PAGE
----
Other relevant constitutional differences exist between the prisoner in a private facility and his public counterparts. Modern public prisoners, like those in the early Pennsylvania system, are put to work mainly to rehabilitate them and/or teach them a skill. Their low wage is due simply to their prisoner status. Private prisoners, however, are placed in cheap living conditions and put to work primarily to cut costs. Additionally, states hire, train, and equip the officers that oversee their correctional facilities. This renders the state liable for the actions of prison wardens, guards, and support staff under the “state action” doctrine for any civil rights violations. Private prison employees, on the other hand do not have the same status.

With all of these factors under consideration, one begins to formulate a Thirteenth Amendment case for the private prisoner plaintiff, even if he or she only sweeps the floors and cleans the bathrooms. After sentence is imposed, the prisoner, via a contract between the state and a private prison company, is sent to a private correctional facility. The prisoner is then made to work under the direction of prison guards hired by the corporate office for little to no wages. Also, the prisoner is forced to live in more meager conditions than state prisoners as a corporate cost-cutting measure. Finally, both their living and working conditions serve the notion that a private prison is cheaper and more efficient than the alternative, which helps the corporation secure more state contracts and increase the value of shareholders' investments.

At the very least, the private prison corporation in this scenario parallels the state contractors who took advantage of the vagrancy laws to gain cheap labor through convict leasing. At the worst, however, the exploitation of criminals' lives for profit is a “badge or incident” of slavery under cases such as Turner or Pollock. Whether one agrees or disagrees with these statements, all can agree that this situation is certainly not the “involuntary servitude” allowed by the Thirteenth Amendment's framers under the Punishment Clause.

C. Preparing for Trial: An Analysis of the Case Law

Since the private prison boom, courts have had varied attitudes toward the status of these new prisons and the Thirteenth Amendment. While no case addressing this precise issue has ever come before the Supreme Court, a number of federal appellate courts have had the opportunity to address Thirteenth Amendment arguments in relation to private prisoners. Nevertheless, the typical response is to entirely dismiss the issue. Relying on the notion, supported by Slaughter-House Cases and the Civil Rights Cases, that the Thirteenth Amendment is relegated to history, a federal court is more likely to move on to potential Fourteenth Amendment, Eighth Amendment, or statutory claims.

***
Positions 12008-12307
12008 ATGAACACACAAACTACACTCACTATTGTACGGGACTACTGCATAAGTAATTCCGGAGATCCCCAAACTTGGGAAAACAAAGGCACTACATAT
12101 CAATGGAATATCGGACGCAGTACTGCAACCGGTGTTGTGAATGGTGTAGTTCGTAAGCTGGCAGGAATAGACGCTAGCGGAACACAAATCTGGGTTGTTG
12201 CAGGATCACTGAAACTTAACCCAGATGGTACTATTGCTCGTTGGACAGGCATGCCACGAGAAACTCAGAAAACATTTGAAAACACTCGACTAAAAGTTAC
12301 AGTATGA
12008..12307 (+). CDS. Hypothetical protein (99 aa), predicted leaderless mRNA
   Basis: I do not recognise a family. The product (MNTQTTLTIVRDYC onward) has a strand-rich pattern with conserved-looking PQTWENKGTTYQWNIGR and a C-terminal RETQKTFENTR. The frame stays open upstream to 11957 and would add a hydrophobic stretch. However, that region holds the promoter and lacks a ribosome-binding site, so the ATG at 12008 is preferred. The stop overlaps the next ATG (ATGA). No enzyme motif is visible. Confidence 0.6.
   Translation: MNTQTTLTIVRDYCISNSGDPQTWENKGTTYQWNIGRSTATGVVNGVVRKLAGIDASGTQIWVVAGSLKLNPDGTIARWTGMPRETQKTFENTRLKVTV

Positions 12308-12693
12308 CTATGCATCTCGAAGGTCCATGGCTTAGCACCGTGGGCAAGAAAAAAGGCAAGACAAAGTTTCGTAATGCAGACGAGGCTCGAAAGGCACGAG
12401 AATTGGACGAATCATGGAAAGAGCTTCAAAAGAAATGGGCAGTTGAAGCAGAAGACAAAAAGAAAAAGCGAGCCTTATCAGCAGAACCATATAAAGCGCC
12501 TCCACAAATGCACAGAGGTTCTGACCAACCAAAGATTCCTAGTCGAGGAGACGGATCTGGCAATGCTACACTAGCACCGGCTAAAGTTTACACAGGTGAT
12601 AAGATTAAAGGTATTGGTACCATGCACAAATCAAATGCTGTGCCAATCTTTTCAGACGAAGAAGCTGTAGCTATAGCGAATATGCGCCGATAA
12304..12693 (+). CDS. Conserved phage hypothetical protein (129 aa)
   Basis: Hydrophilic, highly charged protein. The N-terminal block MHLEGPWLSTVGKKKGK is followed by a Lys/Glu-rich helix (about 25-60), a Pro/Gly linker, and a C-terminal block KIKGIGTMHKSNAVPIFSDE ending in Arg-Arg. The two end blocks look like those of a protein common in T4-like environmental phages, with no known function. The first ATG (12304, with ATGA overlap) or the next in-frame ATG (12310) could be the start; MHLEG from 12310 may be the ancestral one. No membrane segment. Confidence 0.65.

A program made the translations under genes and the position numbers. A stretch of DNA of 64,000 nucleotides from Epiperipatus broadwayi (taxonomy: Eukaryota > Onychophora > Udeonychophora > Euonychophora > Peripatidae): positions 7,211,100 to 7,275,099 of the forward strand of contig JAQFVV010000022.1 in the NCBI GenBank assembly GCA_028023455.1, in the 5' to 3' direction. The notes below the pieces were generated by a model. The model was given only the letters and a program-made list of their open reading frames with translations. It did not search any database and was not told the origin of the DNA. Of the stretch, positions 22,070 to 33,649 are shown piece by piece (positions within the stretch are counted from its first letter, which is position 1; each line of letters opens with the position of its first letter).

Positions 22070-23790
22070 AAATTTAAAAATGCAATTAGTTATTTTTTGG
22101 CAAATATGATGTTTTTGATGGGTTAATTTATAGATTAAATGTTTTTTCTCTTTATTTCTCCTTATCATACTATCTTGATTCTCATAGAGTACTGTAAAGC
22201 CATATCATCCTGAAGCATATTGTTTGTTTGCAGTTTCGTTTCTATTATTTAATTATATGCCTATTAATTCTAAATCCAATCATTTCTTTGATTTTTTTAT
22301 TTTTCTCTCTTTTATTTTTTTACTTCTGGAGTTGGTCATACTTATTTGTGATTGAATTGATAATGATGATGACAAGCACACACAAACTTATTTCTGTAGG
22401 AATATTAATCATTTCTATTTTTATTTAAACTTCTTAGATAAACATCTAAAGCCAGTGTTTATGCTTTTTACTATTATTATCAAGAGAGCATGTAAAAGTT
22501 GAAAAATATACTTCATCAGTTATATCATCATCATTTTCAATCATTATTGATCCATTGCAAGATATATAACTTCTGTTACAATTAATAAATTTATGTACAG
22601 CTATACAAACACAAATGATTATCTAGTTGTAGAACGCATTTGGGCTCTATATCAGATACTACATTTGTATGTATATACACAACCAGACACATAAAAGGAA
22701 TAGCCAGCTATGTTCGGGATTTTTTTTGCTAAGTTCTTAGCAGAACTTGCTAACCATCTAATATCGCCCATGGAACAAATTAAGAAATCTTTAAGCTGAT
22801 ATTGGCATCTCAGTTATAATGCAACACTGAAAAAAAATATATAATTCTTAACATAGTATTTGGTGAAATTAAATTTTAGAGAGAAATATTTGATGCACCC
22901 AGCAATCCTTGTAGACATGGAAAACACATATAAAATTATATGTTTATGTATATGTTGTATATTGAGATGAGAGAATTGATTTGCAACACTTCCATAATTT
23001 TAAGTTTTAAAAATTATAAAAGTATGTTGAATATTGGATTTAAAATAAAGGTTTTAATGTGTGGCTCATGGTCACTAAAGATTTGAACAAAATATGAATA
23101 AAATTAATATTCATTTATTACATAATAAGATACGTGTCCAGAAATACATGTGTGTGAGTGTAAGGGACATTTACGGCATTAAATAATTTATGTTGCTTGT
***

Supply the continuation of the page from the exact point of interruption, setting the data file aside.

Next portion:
One early example is United States v. Olson. The defendants argued at trial that the war draft constituted a condition of involuntary servitude in violation of the Thirteenth Amendment. Borrowing exact language from an earlier Supreme Court case, the court stated that “the term ‘involuntary servitude’ was intended to cover those forms of compulsory labor akin to African slavery, which in practical operation would tend to produce like undesirable results.” Without analyzing the specific condition imposed on American males by the Selective Service Act, the court moved on to the defendant's Fifth Amendment claim.

More recently, the Fifth Circuit Court of Appeals engaged in the same dismissive behavior. In Watson v. Graves, a Louisiana sheriff and prison warden instituted a work-release program in which prisoners could work outside the jail for private individuals or businesses. Two prisoners assigned to work for the sheriff's daughter and son-in-law sued under § 1983, claiming that the program violated the Thirteenth Amendment and the Fair Labor Standards Act (FLSA). In hardly one page, the court disposed of the prisoners' Thirteenth Amendment argument. To the contention that the Punishment Clause did not apply to the prisoners because labor was not imposed as a sentence, the court answered that it was irrelevant because the plaintiffs had not been subjected to involuntary servitude. The court stated, “Involuntary servitude is defined as ‘an action by the master causing the servant to have, or to believe he has, no way to avoid continued service or confinement.”’ Consequently, if the prisoner has a choice, there is no involuntary servitude. Combined with the Punishment Clause's general idea that “the requirement that incarcerated prisoners work without pay does not constitute involuntary servitude in violation of the [T]hirteenth [A]mendment,” then, the prisoners had no legitimate claim, and the court proceeded to the FLSA arguments. No discussion of the condition created by the work-release program, and whether it was a “badge or incident” of slavery as required by prior Thirteenth Amendment cases, ever occurred in the opinion.

Pischke v. Litscher stands as one notable exception to the general dearth of case law directly pitting the Thirteenth Amendment against the privatized prison system, albeit in dicta. Petitioner Pischke, a Wisconsin inmate, filed a habeas corpus petition with the local federal district court. He claimed that the Wisconsin statute authorizing the State to enter into contracts with out-of-state private prisons to house prisoners violated the Thirteenth Amendment. Chief Judge Posner affirmed the district court's denial of the petition, holding that “[t]he challenge here is not to being in custody, but to the location in which one is in custody.” Such arguments, he continued, are best brought as § 1983 challenges to the inmate's living conditions in private prisons. Though this determination adequately disposed of the case, Posner further warned, in dicta, that it would be “foolish” for the petitioner to attempt to refile his claim. By bringing a § 1983 claim under the Thirteenth Amendment, private prison inmates “will merely waste their money and earn a strike.” Defending his statement, Posner launched a full attack on the Thirteenth Amendment's applicability to private prisons: